Put Islamo-Fascism into the college curriculum

Six years after 9/11 we are engaged in a global conflict in which we cannot name the enemy who has attacked us. The President has described the war we are in as a “war on terror.” But terror is only a tactic used by many. Our enemies are Islamo-fascists. They are religious fanatics who, as the President has said, “are the heirs of all the murderous ideologies of the 20th century. By sacrificing human life to serve their radical visions, by abandoning every value except the will to power, they follow in the path of fascism, Nazism and totalitarianism.” Yet even the President cannot use the word “Islamo-fascist” because civil rights groups like the Council on American Islamic Relations (CAIR) complain that that is “Islamo-phobic.” CAIR is itself an arm of the Islamo-fascist movement, having been created by the Muslim Brotherhood – the fountain-head of al-Qaeda and the jihad against us – and the terrorist Palestinian organization, Hamas.

What would World War II have been like if every time we described our enemies as “Nazis,” a German civil rights group complained that we were “Germanophobes” and our leaders caved to their demands? Yet that is precisely the situation we presently face. We cannot name the enemy and we cannot study him.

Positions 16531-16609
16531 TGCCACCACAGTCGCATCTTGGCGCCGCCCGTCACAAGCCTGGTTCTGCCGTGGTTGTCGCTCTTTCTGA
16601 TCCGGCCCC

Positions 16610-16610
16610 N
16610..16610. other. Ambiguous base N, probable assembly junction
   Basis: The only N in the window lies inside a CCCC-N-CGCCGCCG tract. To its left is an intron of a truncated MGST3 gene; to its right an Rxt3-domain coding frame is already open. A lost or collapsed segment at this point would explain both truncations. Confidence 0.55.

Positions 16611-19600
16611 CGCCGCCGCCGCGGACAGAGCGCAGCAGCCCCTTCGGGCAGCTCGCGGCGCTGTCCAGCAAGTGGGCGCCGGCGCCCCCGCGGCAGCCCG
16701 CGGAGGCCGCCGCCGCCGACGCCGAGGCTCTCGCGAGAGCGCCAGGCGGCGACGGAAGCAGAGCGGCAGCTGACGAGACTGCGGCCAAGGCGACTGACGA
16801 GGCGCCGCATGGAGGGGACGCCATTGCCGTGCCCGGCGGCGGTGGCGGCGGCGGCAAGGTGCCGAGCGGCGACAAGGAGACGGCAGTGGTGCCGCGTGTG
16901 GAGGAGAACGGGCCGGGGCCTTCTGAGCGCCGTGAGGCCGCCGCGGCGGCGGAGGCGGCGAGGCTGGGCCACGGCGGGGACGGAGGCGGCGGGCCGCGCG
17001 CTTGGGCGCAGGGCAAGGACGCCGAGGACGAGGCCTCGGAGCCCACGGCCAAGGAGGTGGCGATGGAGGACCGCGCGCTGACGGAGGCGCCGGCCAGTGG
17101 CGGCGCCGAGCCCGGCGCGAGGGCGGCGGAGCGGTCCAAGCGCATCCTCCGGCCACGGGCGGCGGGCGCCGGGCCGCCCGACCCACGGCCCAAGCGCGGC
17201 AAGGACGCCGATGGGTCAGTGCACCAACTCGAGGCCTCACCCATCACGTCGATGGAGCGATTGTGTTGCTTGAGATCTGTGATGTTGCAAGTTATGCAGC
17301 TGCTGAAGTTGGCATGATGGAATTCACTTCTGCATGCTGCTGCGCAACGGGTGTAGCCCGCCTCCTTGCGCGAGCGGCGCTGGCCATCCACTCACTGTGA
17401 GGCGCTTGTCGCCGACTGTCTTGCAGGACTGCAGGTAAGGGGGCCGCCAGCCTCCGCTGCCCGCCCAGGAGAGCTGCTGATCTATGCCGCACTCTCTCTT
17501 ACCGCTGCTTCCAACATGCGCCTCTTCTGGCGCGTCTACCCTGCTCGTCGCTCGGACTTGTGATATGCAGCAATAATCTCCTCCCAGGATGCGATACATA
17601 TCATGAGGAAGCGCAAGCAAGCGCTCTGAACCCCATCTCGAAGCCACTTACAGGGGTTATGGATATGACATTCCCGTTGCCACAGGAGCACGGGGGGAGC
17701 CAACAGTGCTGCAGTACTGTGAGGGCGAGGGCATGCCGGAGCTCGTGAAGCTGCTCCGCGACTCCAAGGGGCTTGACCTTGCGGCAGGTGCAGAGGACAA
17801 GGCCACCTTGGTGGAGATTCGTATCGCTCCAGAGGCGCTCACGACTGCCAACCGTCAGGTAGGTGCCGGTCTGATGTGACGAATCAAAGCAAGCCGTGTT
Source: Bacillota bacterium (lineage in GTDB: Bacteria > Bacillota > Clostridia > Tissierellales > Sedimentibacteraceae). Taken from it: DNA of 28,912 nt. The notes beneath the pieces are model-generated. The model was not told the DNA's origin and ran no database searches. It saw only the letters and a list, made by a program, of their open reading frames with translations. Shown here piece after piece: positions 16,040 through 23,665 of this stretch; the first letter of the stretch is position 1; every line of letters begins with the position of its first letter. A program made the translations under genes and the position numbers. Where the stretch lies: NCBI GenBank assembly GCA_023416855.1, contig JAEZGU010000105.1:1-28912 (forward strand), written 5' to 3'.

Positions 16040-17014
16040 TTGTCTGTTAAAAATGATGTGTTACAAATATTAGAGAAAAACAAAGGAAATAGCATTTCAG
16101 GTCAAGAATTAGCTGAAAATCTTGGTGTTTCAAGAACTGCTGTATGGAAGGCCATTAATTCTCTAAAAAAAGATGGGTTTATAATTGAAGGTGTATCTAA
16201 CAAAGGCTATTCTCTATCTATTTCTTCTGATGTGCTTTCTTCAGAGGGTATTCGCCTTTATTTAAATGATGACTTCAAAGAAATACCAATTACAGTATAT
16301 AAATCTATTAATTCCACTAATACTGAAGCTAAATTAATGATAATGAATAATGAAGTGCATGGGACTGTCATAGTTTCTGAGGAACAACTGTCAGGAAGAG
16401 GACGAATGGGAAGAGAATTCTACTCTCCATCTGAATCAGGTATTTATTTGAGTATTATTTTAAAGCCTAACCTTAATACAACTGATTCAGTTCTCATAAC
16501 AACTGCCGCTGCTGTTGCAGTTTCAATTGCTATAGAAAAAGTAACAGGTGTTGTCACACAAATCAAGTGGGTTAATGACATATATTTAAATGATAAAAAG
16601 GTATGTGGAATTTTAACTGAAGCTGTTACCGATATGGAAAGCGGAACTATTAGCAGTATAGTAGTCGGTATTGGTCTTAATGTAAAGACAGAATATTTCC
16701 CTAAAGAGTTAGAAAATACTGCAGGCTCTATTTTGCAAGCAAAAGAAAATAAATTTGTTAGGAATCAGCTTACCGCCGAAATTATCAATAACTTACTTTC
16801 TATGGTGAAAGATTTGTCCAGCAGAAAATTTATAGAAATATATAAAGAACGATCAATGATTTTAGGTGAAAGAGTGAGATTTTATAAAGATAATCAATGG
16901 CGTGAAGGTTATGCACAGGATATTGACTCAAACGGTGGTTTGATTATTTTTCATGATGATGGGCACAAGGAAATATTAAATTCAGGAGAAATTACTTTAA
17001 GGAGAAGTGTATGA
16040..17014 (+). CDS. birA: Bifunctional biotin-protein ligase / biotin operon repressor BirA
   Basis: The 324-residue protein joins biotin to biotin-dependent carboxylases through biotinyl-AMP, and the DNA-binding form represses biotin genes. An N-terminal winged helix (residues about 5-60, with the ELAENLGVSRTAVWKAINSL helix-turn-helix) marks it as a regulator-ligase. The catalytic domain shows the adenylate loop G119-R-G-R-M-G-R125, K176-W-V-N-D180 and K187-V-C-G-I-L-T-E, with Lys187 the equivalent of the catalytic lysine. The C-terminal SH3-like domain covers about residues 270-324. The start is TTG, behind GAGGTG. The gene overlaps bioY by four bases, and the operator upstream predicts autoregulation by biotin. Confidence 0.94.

Six years after 9/11, not a single Middle Eastern Studies Department in the United States offers a course on Islamo-Fascism or Islam and Fascism, although the founders of the modern jihad Hassan al-Banna and Sayd Qutb were both admirers of Hitler as are the current rulers of Iran. Yet without studying the movement that threatens us, we cannot possibly be equipped to defend ourselves adequately.

To end this censorship, we demand that the Middle Eastern Studies Department at this university

  1. Include a course on the origins, perspectives, motives and goals of the Islamo-Fascist movement in its basic course offering
  2. Offer a series of open seminars on Islamo-Fascism for the student body at large
  3. Invite speakers to address these classes and the campus at large, offering a variety of perspectives on Islamo-Fascism

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